Two weeks ago I started my internship, and time has been traveling at unstoppable speeds. I am over my jetlag, learning to cross the road without getting pummeled, increasing my caffeine tolerance by drinking chai and coffee daily, making new friends, and experiencing life working at a dynamic water-NGO in India. The Arghyam office is in a converted bungalow in the neighborhood of Indiranagar in Bangalore. Lucky enough, I live within walking distance.
So what does a week look like for me?
After arriving to the office in the morning, I hear people chatting about water and sanitation projects in one of many languages such as Kannada, Tamil, Hindi, or English. (Everyone here speaks two, three, or four languages or more.) Much of the time, I am preparing for upcoming fieldwork to evaluate gender equity at two water and sanitation project sites in Tamil Nadu. Some of the time, I am working on another project compiling information on participatory groundwater management (a project focus of the Rural Grants Team where my internship is located). The rest of the time, I have been able to attend water and sanitation events held at Arghyam or in the local area. A couple of recent events included:
Voices from the Waters – A Film Festival
Two weekends ago, I visited the largest water film festival in the world. This 4th annual festival, organized by the Bangalore Film Society (BFS), showcased over 100 water-themed films from around the world. Mr. Georgekutty, secretary of the BFS, is the driving force behind the event. He conceived of the festival after hosting a forum in 2004 “to bring awareness about the scarcity of drinking water… and the privatization of water.”
Voices from the Waters become a traveling film festival after the weekend is complete. The films are shown in local schools in Bangalore and across the state of Karnataka. Arghyam is supporting this part of the festival which ensures that those without the means to travel are still able to benefit from water films compiled. Mr. Georgekutty hopes the festival will eventually travel to major cities across India. And, in my opinion, it would be great if it could travel to big cities and rural villages across the world.
Field Visit to Hebballi Village and Primary School
Last Thursday, I traveled with Arghyam staff to visit a progressive water conveyance and management system in the rural village of Hebballi and at their local primary school.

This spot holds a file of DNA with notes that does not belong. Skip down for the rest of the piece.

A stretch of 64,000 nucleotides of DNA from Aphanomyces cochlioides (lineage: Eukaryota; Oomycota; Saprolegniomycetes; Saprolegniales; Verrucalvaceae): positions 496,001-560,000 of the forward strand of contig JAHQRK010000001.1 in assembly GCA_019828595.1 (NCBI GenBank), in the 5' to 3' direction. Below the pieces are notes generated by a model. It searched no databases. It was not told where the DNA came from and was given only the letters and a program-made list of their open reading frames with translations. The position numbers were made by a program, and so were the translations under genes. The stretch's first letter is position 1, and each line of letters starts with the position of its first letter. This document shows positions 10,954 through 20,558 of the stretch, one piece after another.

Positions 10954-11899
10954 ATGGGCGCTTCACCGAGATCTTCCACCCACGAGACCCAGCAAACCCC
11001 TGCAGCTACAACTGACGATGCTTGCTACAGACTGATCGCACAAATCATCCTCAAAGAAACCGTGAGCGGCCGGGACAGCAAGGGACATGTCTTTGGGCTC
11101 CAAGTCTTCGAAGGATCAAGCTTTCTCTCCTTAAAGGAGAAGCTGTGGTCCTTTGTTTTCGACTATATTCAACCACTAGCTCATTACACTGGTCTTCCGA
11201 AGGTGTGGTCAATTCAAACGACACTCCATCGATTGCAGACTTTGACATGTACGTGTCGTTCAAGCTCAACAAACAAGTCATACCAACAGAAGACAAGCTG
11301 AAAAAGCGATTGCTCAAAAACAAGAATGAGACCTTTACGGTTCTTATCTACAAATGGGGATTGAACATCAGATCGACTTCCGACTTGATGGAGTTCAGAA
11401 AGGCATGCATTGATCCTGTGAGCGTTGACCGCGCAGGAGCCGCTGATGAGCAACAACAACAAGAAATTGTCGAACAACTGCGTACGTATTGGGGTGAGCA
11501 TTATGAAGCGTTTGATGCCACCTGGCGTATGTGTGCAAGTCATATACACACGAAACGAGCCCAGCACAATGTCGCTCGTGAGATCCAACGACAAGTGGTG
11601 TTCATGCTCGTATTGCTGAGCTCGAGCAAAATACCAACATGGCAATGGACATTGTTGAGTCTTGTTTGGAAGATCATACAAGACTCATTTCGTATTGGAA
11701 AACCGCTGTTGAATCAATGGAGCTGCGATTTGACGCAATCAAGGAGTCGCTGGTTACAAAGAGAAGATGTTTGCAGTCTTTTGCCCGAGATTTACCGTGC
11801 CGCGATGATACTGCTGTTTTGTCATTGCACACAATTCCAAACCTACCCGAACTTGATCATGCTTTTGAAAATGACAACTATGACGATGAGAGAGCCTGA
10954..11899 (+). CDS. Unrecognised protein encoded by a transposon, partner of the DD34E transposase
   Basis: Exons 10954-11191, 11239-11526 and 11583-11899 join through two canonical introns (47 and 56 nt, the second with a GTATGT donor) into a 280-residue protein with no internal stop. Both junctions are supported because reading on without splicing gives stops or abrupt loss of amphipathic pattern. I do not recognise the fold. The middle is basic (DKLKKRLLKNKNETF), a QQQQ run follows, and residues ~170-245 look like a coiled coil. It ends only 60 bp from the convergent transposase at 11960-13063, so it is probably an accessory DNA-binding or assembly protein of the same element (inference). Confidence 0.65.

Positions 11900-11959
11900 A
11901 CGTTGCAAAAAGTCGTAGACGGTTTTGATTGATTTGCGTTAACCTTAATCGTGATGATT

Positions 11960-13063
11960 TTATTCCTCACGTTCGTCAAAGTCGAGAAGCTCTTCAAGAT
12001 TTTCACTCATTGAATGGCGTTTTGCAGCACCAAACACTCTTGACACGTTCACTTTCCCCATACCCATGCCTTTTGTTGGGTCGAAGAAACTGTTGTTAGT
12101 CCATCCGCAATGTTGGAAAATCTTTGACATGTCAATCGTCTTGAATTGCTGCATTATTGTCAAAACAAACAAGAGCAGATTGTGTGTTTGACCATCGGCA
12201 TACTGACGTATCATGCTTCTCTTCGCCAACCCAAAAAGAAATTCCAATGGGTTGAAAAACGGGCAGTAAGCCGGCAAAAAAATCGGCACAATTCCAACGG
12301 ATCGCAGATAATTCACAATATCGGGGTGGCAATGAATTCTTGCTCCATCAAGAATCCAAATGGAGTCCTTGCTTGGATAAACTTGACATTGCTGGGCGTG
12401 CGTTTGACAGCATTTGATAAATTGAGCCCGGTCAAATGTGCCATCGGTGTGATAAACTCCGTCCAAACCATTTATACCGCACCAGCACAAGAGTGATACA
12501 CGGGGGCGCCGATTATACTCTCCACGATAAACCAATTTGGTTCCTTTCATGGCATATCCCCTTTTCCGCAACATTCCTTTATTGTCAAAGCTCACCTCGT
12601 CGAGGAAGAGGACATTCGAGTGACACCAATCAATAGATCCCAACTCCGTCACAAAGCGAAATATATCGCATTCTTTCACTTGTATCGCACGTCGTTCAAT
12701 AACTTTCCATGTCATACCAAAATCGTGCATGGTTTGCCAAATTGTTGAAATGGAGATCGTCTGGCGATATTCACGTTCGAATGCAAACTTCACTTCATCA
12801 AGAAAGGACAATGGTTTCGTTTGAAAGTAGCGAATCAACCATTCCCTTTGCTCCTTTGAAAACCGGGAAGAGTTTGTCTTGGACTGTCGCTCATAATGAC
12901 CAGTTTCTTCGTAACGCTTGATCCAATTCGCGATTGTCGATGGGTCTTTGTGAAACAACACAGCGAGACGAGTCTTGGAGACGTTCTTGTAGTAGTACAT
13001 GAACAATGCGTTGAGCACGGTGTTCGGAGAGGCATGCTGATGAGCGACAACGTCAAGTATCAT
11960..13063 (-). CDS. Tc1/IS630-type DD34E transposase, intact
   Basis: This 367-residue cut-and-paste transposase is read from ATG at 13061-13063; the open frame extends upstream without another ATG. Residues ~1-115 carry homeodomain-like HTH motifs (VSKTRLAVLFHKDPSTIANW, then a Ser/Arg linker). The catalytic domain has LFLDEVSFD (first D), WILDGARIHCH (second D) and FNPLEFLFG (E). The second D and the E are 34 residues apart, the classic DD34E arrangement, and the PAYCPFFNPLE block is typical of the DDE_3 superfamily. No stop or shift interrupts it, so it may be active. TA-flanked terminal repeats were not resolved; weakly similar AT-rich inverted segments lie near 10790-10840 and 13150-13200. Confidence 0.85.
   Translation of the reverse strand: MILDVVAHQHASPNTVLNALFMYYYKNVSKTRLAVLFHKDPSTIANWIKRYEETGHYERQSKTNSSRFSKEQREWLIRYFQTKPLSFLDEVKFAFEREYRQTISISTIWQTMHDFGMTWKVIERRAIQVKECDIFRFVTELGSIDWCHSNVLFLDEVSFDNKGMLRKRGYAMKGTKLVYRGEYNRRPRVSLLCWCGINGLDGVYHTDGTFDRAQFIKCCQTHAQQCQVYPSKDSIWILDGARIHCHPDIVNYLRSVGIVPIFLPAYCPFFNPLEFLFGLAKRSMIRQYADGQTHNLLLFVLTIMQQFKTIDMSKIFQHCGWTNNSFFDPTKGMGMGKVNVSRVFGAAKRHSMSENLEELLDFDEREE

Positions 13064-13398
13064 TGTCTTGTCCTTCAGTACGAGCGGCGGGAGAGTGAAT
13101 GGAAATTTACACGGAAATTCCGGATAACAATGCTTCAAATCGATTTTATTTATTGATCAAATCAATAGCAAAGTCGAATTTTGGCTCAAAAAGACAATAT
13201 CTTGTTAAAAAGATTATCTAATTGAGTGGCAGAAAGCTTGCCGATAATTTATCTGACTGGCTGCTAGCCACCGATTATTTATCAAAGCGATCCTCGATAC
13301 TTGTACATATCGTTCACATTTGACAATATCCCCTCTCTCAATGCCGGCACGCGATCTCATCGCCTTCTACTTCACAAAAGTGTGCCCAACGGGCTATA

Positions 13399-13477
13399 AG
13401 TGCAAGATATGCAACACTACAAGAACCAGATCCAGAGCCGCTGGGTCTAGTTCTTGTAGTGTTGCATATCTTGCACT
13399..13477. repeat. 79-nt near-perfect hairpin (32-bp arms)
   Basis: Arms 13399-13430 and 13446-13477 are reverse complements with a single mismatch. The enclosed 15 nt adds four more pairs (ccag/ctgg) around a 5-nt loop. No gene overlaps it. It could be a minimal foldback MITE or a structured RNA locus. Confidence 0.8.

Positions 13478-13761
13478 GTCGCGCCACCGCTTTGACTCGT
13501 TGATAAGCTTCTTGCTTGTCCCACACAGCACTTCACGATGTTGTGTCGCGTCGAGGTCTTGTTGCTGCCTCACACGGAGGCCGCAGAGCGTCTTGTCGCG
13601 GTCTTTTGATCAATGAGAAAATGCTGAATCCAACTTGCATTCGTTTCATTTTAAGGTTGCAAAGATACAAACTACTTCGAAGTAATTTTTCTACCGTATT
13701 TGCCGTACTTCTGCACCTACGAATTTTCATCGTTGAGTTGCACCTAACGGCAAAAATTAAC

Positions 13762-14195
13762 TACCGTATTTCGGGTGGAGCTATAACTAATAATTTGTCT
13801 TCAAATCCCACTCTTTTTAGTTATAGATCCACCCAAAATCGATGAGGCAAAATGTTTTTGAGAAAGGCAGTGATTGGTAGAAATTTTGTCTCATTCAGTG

We attended a ceremony to celebrate a rainwater harvesting (RWH) system constructed at the Government Higher Primary School. This system was funded by Arghyam in collaboration with an NGO called Geo Rainwater Board. There are RWH collection units on three buildings at the school. Rainwater flows from the roofs, through charcoal/sand filter units, and into an 18,000 liter storage tank. Students access the water through a hand-pump in the main classroom. The school has a rain gauge and chalkboard so students can record monthly precipitation, brand new sanitation facilities, and students grow their own vegetables for mid-day meals. It was apparent that the youth are quite proud of their sustainable school system and rightly so.
Above Photo: Courtesy Amrtha at Arghyam.
We toured the water conveyance and management system in the surrounding village of Hebballi after the ceremony. All 250 homes in the village have indoor, piped water supply. A community-based committee, as common in rural areas in India, is responsible for managing the water supply system. Through the installation of water meters on each house, the committee is able to recoup Operation and Maintenance fees. Each user pays 30 rupees for up to 8,000 liters of water each month. (In US terms, that is about 62 cents for 2113.4 gallons of water).
For more information, read this case study by S. Vishwanath.
I am living in India for a four-month long internship with Arghyam, an organization that works on water issues across the country. Along the way, I will document my journey. Please see the Water in India page above for more information.